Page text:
The Offshore Productivity Debate

The National Secretary wrote the following letter to The Australian in response to criticism of the MUA offshore wage claims.

In "Former Labor Minister warns of wages blowout" (3/2) Whitlam Government Minister Peter Walsh warns of a wage breakout like the one in 1974  if productivity offsets don't  to go hand in hand with wage increases and warns of the wages breakout back in 1974. But Peter forgets there has been a revolution in how productivity is delivered since.  

 
The idea of productivity trade-offs became irrelevant when the industry began looking at performance as a team- based, whole of enterprise approach. We've worked hard in the hydrocarbon and other industries with employers to link performance and productivity as a day-by-day proposition, not as a one-off chess game every 3 to 4 years.
 
Productivity in the offshore industry is linked to lost time injury, safe working practice, competency building and efficient performance that results in the job being done safely, on time or before time and in the best interests of both the business and the workers.  This is essentially in an industry where workers work a minimum of 12 hours a day and up to 18 hours, 7 days a week over a 5 week period of intensive activity in a safety critical industry. It's about better labour use with the same crew numbers servicing much more sophisticated ships -  some three times bigger.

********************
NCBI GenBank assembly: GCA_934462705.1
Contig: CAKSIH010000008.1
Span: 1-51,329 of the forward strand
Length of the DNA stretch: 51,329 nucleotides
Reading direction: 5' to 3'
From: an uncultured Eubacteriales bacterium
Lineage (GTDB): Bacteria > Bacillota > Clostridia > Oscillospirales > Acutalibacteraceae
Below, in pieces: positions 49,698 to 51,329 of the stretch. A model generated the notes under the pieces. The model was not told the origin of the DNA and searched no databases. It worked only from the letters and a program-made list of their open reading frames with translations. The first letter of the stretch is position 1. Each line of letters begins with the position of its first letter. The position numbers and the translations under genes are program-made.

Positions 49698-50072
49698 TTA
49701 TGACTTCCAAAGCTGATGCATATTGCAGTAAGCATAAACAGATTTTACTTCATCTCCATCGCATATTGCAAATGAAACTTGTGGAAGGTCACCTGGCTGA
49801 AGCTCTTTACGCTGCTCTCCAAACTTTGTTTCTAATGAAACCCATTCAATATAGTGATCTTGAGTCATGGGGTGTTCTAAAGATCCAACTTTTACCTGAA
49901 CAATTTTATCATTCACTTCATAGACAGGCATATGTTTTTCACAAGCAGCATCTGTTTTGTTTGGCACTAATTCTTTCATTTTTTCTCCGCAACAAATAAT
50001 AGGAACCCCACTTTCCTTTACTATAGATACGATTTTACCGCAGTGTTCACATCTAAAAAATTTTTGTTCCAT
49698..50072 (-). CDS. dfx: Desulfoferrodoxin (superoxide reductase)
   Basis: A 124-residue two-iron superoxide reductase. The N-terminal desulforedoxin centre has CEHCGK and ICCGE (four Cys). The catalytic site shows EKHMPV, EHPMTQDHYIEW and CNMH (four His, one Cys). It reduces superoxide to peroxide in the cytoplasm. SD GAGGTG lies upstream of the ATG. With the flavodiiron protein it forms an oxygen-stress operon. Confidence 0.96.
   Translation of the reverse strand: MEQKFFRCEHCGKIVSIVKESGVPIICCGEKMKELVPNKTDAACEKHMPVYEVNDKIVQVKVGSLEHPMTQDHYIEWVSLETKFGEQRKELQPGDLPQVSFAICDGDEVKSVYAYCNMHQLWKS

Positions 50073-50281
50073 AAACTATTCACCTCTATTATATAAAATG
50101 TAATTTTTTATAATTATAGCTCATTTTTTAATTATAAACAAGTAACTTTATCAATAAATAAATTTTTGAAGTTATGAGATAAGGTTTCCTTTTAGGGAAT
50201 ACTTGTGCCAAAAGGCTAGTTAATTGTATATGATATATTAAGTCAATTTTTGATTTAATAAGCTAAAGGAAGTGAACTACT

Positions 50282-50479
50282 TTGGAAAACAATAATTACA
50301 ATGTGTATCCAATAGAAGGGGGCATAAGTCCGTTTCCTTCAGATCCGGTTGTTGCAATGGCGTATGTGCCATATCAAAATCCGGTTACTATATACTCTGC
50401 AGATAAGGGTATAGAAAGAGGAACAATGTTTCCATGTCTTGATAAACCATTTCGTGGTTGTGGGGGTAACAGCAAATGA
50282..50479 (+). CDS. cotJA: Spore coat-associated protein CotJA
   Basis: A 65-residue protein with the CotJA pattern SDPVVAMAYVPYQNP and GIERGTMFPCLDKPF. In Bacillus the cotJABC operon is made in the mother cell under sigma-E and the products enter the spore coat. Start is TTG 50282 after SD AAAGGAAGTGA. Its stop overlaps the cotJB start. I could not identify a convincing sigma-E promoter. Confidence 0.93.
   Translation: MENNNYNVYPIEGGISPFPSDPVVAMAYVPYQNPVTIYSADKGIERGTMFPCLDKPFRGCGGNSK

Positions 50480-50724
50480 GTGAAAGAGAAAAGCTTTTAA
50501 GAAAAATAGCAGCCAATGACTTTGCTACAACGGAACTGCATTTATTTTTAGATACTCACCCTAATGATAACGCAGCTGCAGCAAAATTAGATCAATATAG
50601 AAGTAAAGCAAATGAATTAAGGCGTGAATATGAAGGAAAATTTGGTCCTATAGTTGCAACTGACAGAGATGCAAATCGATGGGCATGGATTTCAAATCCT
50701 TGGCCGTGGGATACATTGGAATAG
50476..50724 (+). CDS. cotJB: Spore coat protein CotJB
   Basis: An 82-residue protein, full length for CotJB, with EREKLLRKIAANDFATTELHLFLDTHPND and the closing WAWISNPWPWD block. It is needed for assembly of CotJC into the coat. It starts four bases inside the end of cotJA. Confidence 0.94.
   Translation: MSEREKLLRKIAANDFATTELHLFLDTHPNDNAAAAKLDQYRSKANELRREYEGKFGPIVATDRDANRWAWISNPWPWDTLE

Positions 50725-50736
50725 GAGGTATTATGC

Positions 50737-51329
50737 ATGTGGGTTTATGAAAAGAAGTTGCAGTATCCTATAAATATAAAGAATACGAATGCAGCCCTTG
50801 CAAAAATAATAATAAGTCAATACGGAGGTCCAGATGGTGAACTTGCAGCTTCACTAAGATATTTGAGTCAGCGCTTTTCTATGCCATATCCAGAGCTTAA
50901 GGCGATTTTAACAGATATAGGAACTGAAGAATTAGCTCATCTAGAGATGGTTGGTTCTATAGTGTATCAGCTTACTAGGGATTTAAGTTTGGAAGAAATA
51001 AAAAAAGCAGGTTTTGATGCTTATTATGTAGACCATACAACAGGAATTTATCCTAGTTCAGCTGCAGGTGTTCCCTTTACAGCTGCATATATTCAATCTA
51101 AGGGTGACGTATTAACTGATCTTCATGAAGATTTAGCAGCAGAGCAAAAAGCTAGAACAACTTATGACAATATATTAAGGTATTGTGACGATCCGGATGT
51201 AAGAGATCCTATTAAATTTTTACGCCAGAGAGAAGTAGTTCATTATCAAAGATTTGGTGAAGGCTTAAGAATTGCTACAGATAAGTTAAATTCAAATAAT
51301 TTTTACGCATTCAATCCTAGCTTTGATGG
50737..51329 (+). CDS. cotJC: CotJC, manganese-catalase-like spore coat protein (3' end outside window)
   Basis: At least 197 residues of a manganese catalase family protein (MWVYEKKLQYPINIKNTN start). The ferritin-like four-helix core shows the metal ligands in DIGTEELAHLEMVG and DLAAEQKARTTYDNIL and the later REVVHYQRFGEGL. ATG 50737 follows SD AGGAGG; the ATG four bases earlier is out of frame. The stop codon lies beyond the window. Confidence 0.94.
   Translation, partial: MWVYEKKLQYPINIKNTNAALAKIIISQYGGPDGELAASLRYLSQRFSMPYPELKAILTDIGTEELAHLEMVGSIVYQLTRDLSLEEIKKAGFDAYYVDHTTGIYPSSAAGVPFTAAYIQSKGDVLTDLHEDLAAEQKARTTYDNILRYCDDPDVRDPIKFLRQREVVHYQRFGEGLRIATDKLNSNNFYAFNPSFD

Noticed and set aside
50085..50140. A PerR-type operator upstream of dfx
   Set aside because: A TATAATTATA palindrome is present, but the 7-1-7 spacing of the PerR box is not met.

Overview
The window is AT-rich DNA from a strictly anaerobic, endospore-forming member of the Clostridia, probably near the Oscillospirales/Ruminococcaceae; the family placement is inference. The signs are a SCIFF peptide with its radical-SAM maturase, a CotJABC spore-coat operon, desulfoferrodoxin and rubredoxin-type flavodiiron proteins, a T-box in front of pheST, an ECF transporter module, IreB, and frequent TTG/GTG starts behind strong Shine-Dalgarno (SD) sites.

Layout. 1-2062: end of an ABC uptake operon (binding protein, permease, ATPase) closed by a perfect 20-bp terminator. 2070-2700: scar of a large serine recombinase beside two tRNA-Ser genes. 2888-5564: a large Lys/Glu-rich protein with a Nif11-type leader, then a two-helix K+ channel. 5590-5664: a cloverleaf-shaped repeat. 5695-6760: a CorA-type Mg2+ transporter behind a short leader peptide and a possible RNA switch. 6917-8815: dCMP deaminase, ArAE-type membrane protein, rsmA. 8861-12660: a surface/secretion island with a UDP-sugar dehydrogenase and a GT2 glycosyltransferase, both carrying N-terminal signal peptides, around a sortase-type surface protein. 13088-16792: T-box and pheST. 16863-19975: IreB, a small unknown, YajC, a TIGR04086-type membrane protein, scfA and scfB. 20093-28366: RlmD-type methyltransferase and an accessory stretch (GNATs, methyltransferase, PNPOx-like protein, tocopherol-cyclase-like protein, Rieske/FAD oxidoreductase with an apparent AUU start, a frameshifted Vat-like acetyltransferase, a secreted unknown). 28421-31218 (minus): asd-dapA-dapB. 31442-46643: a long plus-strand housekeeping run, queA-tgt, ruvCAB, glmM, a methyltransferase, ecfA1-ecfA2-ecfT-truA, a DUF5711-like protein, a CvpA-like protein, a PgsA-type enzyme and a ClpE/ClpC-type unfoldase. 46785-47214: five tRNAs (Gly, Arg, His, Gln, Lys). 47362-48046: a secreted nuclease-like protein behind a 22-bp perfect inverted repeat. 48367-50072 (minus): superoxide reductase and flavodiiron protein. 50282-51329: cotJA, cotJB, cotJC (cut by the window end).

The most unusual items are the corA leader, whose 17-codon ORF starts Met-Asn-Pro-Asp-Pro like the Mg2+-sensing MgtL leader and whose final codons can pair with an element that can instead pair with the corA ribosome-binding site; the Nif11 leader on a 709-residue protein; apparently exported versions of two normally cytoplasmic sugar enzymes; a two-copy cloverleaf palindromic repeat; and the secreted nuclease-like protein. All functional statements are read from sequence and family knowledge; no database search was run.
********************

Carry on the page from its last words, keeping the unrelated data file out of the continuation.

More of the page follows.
For the record, none of the offshore employers proposed any specific productivity improvements at the beginning of or during the current bargaining round, so the Maritime Union has therefore not rejected any proposals for productivity improvement.
 
As to Melbourne barrister Stuart Wood joining the wage blowout chorus, it should be remembered that Wood was  an adversary of the MUA during the Patricks dispute, where the High Court found probable conspiracy against the Union.